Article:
Having been accused of stealing the viceroy's goblet, Yaakov's children are brought to Yosef to be tried for their crime. Yehudah, as spokesman for his brothers, comes forward to plead their case. He begins by rehashing everything that had transpired to date. His opening remarks, however, deserve attention. Yehudah says,"אדוני שאל את עבדיו לאמר היש לכם אב או אח", my master had asked his servants do you have a father or a brother (בראשית מ"ד:י"ט). The probable intention of Yehudah was to paraphrase Yosef's question of whether their father was still alive (שם מ"ג:כ"ז). Yet Yehudah clearly states here that Yosef asked "היש לכם אב", do you have a father. Why? In addition, the very intent of the question is somewhat perplexing. Obviously, anyone ever born, save Adam and Eve, has a father. What could Yosef have meant?
Harav Joseph B. Soloveitchik suggested that Yosef did not mean to inquire as to whether Yehudah and company had a biological father. He actually wanted to know whether or not they maintained any loyalty to their father's teachings. He asked if they were dedicated to the Mesorah of Avraham and Yitzchak, transmitted to them by their father Yaakov, or if the שלשלת הקבלה, the chain of tradition, would end with Yaakov. To this question, Yehudah responds boldly "יש לנו אב זקן וילד זקונים", we have a father and a young brother (שם מ"ד:כ'). We indeed are the proud bearers of our tradition. We have not rejected the ideas and values of our father, and, more importantly, we are willing to transmit everything to a future generation. We stand ready to sacrifice ourselves on behalf of the ילד זקונים, the young child, who is representative of the future. Once Yosef was convinced that Yehudah had spoken with conviction and sincerity, he understood that the tragic episode of his own sale, indicative of a lack of concern for Yaakov and his future, was indeed something of the past.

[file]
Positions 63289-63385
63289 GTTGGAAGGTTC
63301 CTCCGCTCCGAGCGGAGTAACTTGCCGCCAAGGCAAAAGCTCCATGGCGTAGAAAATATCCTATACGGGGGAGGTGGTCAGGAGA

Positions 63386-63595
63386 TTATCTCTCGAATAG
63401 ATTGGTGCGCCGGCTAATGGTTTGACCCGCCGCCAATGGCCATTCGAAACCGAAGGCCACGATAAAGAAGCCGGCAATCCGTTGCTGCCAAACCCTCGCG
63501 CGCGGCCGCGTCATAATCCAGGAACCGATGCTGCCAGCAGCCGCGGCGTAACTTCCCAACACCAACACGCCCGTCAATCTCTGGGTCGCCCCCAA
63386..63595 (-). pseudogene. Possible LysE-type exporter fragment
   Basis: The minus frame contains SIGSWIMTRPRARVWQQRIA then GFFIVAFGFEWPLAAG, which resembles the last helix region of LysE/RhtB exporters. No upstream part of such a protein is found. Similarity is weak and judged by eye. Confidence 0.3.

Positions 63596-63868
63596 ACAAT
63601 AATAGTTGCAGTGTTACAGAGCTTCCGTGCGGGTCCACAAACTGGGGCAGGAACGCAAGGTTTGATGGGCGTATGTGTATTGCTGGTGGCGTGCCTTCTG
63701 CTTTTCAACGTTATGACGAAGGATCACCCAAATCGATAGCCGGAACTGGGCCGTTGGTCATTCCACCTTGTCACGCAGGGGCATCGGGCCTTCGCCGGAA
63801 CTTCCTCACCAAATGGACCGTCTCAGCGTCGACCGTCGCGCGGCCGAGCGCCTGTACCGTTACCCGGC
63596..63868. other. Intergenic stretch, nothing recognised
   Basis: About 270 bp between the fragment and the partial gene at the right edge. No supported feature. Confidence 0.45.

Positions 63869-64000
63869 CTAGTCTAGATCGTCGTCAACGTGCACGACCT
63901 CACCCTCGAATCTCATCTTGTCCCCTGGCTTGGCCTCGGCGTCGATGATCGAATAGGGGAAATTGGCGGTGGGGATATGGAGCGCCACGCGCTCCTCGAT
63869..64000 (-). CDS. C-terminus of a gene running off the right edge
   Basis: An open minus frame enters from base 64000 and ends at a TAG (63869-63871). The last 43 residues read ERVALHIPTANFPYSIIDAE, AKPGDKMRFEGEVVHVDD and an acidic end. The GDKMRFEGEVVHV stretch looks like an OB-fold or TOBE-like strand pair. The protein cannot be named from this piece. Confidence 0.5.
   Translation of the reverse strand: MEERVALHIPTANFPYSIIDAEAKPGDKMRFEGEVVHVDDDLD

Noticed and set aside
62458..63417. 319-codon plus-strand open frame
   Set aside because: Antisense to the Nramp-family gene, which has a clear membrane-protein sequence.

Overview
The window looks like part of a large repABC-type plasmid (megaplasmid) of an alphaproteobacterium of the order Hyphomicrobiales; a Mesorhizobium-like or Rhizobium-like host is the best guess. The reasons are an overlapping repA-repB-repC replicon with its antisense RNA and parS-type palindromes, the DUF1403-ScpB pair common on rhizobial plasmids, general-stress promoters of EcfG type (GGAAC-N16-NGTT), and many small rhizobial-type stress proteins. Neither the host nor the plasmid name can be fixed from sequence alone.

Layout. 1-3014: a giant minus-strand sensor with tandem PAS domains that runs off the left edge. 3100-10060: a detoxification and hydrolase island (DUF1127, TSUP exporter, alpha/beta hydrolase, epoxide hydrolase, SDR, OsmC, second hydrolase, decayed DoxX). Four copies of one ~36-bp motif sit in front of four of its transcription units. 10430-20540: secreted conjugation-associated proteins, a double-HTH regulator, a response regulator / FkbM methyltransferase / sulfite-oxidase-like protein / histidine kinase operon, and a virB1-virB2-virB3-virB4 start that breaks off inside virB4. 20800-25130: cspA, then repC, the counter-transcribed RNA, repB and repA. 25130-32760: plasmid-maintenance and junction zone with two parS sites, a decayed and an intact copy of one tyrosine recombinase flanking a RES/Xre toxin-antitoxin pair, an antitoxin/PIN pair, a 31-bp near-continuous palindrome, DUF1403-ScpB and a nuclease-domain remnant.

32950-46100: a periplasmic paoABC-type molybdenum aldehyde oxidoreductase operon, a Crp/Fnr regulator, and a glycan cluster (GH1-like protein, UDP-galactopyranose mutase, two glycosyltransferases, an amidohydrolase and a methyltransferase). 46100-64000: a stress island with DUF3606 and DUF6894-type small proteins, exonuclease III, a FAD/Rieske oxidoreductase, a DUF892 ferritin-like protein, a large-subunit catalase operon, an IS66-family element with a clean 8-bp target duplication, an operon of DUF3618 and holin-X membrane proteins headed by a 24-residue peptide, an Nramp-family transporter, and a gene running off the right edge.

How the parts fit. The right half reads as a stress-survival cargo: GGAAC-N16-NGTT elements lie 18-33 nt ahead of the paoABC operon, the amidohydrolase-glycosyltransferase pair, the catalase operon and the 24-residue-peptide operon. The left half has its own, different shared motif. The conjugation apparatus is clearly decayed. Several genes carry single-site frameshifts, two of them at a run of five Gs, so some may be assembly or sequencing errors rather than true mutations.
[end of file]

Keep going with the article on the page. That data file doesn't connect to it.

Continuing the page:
The image of the אב זקן, the elderly father, and the ילד זקונים, the young child, also serves as the basis of our educational philosophy. It is our challenge to somehow bring alive the Mesorah of our Avos to a generation today. Our children must feel so comfortable and convinced of its beauty that they will pledge to transmit it further to another generation. Perhaps this is the intention of the practice on Simchas Torah, after every adult recieves his Aliyah, that the Gabbai says מי שברך את האבות הוא יברך את הבנים, may he who blessed the Avos bless the children. We generally assume the one giving the blessing here is Hashem. We may suggest על פי דרוש, however, that the מברך refers to the person being called to the Torah. Having completed another cycle of the Torah reading, this עולה has demonstrated his loyalty to the אב זקן, the tradition of the past. We thus pray that he also be able to be מברך את הבנים, and to show his commitment to the ילד זקונים, transmitting his values to the future generations.